Friday, 28 April 2017


When she was 15 years old, the clamant, M, flew unaccompanied from Kuala lampur to Amsterdam on an aircraft operated by the defendant airline. She fell asleep,and awoke to discover the man sitting next to her touching her left thigh. Although M sustained no physical injury, she became very depressed. She brought an action for damages against the airline, relying on art 17a of the Warsaw convention 1929(as set out in sch 1 of the carriage  by air Act 1961). Under that provision, the carrier was liable for damage sustained in the event of death or wounding of a passenger if the accident which caused the damage so sustained took place on board the aircraft or in the course of the operations of embarking or disembarking. On application by both parties for summary judgment, the judge found for M on the question of liability. The airline appealed, con tending that the assault on M was not am 'accident' within the meaning of art 17 since it was not related to the operation of the aircraft or characteristics of air travel. Although M did not accept that that was the correct test, she contended that it was satisfied on the facts of the case. She further submitted that 'bodily injury'__' lesion corporelle' in the French text__ included mental injury and accordingly was not confined, as the airline contended, to physical injury.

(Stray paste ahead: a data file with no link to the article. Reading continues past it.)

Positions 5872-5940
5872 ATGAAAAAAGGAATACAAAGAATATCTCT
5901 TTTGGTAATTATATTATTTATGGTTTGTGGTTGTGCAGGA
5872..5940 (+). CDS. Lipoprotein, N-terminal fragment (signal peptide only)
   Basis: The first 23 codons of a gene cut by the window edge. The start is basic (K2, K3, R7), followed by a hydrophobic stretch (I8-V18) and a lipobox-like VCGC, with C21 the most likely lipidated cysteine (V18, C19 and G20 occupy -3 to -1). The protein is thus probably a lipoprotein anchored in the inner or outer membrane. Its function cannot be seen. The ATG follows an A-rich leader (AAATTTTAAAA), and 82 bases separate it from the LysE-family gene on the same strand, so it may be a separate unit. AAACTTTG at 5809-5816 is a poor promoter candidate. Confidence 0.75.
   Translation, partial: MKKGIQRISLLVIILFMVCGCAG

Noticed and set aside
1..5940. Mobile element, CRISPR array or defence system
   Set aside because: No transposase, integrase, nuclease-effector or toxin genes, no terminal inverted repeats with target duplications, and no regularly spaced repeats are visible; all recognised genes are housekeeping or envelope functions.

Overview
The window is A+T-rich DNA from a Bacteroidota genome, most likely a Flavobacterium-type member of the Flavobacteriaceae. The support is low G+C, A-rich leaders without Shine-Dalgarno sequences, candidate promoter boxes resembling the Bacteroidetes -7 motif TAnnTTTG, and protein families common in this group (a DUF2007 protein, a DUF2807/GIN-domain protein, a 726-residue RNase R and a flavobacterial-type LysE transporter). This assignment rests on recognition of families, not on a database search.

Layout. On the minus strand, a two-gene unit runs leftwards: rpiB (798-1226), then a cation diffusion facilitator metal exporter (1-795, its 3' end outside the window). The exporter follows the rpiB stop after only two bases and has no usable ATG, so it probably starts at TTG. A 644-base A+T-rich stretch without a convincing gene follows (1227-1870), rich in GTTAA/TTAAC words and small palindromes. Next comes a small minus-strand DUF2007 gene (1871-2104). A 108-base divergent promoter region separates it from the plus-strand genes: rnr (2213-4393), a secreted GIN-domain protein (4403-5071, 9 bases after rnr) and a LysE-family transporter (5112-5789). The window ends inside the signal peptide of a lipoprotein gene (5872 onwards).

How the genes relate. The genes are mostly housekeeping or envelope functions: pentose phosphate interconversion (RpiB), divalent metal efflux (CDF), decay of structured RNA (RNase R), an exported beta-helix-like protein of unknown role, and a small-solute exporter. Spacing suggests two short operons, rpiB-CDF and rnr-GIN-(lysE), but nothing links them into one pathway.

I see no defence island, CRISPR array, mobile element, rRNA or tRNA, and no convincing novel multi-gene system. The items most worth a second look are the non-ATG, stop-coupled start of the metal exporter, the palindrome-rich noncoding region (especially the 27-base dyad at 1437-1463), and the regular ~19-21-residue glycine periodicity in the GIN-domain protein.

HELD__(1) There was no doubt that the accident that had befallen  M exemplified a special risk inherent in air travel  and that, whatever the precise test might be,it constituted an 'accident' within the meaning of art 17. Circumstances were rare that resulted in a 15 years old girl settling down to sleep in close proximity to an unknown man. M could therefore satisfy the requirement, if so it was, of demonstrating that the 'accident' related to,or was characteristics of,carriage by air.
(2) On the true construction of art 17 of the convention, bodily injury' meant physical injury. There was nothing to suggest that in 1929 claims for mental injury or distress__ other than in consequence of the or physical injury of the claimant or someone related to him__were encountered in any of the jurisdictions of the parties to the convention. No mention had been made of liability for mental injury in the course of ththe negotiations that resulted in the convention, and it was a rational deduction that the drafters had not contemplated psychic injury. They were correct, at the time, not to envisaged claims for such injury as an area of liability that required to be addressed in the convention, for decades were to elapse before any such claim was advanced against an air carrier. Those considerationd led to the firm conclusion that when those who had drafted the convention used the phrase 'l├ęsion corporelle'/'bodily injury',and had not intended that it would extend to a different type of harm,namely mental injury. The phrase had for the drafters a uniform meaning, and changes that had since occurred in the attitude of different jurisdictions to liability for causing mental injury could not effect a change in the meaning to be accorded to that phrase to that phrase in the convention, and accordingly the appeal would be allowed.

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